LOCAL VIBE



Pod Hotel Debuts In Whistler

Whistler became the home of Canada’s first pod-style hotel in August 2018. A pod hotel is a hybrid between a hotel and hostel, with small, private sleeping quarters and shared washroom and storage facilities, and common areas. The brainchild of intrepid travellers Russell Kling and his wife Jelena, the Pangea Pod Hotel aims to fill a budgetary niche that the two felt existed in several markets including both Vancouver and Whistler.

The hotel, which has four different types of one- or two-person “pods,” is based on a concept similar to the “capsule”-style hotels that have their origins in Japan; but the Pangea’s 88 pods are different. Designed to elicit a much warmer, cozier feel than most of the space-capsule-like spaces found at Asian properties, the Pangea pods’ interiors have wood finishings and accent walls to give them the look of a boutique-style hotel room — only much smaller.

“We want people to feel like they’re in a small cabin on a cruise ship or maybe a sleeping compartment on a train,” Russell Kling said. “If you’re in a small space, then how that space is sorted out is really critical. You want to ensure that the small place we give you has a space for your bags, wallet and clothes, a charging station and such.”

Four-piece bathrooms are spread among the “suites” (pod groupings) and are shared but not “communal.” Instead, each is designed with separate showers and separate washrooms, plus a vanity area and changing space. There is also a secure “Toy Box” where skis, bikes or other gear can be stored. The property’s communal living room features a café with an open kitchen and bar, as well as a third-floor rooftop patio with bar overlooking the Village Stroll, all of which are open to the public.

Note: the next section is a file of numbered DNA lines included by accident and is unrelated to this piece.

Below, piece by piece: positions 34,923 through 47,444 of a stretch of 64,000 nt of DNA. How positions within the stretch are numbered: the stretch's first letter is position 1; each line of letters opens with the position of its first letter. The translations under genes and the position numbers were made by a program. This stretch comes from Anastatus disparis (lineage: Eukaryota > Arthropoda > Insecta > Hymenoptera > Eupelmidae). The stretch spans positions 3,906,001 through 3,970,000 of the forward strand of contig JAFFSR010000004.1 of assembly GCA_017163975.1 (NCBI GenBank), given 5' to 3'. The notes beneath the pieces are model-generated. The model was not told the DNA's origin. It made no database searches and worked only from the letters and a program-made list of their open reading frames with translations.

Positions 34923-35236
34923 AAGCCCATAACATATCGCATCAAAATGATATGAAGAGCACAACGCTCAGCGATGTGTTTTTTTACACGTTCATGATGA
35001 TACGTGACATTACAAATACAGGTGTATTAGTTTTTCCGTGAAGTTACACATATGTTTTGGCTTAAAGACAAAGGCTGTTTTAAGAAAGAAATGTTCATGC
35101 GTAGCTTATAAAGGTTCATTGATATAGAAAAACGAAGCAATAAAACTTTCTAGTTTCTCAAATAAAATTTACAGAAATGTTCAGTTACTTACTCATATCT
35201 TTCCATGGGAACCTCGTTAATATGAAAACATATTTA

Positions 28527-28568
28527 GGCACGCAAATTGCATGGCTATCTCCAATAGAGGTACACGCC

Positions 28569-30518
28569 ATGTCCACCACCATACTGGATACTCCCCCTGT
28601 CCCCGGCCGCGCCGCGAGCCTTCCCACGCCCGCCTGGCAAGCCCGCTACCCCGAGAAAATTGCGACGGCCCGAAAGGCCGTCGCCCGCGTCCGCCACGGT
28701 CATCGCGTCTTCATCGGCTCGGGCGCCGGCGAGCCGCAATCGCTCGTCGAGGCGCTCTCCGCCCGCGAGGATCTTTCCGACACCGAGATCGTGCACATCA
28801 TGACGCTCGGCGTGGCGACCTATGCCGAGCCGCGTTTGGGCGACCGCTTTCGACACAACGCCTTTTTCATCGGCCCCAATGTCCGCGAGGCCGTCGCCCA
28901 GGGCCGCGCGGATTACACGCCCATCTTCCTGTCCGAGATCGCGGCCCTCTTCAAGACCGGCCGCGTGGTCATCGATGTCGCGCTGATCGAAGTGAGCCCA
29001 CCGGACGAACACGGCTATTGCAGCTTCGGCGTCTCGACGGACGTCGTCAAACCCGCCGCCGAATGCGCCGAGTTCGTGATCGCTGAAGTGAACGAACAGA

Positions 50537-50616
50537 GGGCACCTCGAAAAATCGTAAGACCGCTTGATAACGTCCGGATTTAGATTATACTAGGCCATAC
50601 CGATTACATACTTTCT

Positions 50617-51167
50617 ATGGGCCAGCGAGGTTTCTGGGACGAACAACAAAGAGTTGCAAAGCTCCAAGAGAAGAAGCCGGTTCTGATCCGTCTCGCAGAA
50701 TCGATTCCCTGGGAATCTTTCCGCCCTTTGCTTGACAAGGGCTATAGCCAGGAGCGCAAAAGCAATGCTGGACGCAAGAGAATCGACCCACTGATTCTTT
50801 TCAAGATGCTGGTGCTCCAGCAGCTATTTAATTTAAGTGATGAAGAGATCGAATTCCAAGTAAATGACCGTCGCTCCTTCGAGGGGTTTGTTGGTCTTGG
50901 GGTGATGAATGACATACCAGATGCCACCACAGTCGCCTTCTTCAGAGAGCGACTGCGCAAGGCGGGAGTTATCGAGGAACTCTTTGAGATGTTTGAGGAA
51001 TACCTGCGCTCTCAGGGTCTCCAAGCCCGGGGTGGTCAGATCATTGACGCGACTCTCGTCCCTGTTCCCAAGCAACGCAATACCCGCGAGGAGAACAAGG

Kling and his wife had been looking since 2013 to open in either Vancouver or Whistler but settled on Whistler after finding what they felt was the perfect location in the heart of the Village. The reviews from customers and the media have been excellent. “We’ve been very thrilled with the response so far,” Kling said, adding that the two believe there’s a market for Pangea properties elsewhere as well. For more information visit pangeapod.com.


Local Animal: Grouse

If you’re near a wooded area in the Sea to Sky Corridor and you hear a low-pitched drumming sound — or even something that sounds like an old Model T car starting up — chances are good that you’re hearing the grouse, a mostly ground-dwelling bird that’s about the size of a chicken.

The Whistler area is home to at least three species of grouse — four, if you’re among those who feel the determination made in recent years about two slightly different types of blue grouse being separate species (sooty and dusky) was correct.

“The dusky and the sooty were once considered just different forms of a blue grouse, and the experts have decided that they’re different species, but I’m not convinced,” said Whistler-based naturalist Karl Ricker, who believes that despite slight differences in appearance, the distinction is primarily geographic.

“You see the sooty ones here, and the dusky ones in Pemberton and farther into the interior,” said local birdwatcher Heather Baines.

The ruffed grouse, which has a distinctive, black “ruff” of feathers on its head and back, and the spruce grouse are the two other species found around Whistler.